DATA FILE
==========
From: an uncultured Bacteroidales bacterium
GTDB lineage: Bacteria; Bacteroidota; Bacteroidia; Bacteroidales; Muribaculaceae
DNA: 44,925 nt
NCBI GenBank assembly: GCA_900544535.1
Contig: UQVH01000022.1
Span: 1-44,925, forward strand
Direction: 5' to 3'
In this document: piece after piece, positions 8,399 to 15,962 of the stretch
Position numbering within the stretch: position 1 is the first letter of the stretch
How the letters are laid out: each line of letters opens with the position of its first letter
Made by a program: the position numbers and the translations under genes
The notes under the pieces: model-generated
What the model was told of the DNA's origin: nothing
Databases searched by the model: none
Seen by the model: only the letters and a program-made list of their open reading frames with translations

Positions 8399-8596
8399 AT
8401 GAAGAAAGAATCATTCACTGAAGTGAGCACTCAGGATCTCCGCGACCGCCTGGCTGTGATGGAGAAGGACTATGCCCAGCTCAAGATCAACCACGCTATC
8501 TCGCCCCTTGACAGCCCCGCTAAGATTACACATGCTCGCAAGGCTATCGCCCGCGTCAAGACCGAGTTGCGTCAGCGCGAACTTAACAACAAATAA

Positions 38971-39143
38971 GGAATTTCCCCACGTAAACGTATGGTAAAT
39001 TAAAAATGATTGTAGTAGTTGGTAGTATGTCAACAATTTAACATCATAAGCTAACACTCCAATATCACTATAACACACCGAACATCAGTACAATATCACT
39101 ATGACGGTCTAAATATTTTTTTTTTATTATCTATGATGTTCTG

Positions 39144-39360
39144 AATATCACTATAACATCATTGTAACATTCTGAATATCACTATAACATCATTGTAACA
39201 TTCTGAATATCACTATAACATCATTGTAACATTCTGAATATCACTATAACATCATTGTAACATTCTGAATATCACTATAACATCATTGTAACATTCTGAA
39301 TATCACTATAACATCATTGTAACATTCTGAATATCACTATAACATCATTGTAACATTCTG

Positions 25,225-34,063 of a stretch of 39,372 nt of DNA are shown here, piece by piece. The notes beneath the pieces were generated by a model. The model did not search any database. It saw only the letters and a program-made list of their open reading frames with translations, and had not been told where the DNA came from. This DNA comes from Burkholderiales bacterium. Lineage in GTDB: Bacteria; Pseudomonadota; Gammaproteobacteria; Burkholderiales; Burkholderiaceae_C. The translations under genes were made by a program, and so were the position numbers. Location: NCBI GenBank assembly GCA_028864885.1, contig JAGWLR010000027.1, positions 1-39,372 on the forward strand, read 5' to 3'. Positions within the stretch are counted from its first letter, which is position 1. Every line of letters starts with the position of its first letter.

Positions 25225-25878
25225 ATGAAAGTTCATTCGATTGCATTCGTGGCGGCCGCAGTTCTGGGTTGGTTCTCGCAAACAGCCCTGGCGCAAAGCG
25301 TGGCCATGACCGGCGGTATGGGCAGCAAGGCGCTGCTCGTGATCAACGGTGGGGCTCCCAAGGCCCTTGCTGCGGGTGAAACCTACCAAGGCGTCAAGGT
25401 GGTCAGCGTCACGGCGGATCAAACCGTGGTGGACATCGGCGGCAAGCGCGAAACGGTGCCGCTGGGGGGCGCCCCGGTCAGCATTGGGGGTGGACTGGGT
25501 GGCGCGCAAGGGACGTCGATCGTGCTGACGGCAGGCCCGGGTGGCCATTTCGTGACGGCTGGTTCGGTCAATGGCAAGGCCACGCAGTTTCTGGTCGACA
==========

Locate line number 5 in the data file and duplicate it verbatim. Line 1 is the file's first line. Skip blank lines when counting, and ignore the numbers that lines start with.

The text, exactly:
Contig: UQVH01000022.1